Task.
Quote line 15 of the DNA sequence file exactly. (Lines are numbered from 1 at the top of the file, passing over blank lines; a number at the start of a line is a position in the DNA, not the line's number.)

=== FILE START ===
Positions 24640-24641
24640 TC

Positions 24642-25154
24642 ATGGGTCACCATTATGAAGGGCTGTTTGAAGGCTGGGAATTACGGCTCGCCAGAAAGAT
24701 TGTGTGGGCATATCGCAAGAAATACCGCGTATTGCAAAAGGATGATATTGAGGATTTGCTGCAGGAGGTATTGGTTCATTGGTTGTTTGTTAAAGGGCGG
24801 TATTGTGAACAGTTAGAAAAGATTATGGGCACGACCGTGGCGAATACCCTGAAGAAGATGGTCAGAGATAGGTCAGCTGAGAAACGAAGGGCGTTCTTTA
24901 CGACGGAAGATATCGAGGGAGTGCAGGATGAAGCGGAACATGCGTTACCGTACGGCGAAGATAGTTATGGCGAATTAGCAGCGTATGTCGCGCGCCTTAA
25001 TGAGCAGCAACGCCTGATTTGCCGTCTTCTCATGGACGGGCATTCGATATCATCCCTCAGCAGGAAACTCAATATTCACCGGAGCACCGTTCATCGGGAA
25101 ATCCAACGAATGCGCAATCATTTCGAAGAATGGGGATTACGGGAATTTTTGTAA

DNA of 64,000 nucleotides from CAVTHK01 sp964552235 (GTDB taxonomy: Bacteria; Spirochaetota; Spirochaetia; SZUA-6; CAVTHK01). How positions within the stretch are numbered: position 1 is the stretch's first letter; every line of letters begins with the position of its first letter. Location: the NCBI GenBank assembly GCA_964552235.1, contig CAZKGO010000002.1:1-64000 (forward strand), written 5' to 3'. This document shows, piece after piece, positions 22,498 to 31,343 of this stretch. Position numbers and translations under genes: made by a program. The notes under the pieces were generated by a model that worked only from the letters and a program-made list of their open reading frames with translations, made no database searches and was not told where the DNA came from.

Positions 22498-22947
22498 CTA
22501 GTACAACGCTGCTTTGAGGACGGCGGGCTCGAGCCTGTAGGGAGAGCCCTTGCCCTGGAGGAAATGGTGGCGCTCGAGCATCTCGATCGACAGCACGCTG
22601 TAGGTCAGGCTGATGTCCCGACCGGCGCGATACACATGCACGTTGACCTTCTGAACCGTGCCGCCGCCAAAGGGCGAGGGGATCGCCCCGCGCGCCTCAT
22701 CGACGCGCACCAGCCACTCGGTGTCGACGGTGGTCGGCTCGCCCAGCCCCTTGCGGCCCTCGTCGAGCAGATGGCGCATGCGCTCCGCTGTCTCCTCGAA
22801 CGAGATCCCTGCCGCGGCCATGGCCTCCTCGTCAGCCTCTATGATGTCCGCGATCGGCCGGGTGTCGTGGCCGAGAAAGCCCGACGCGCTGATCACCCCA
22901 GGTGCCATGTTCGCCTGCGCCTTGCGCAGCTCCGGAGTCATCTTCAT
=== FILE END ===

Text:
22701 CGACGCGCACCAGCCACTCGGTGTCGACGGTGGTCGGCTCGCCCAGCCCCTTGCGGCCCTCGTCGAGCAGATGGCGCATGCGCTCCGCTGTCTCCTCGAA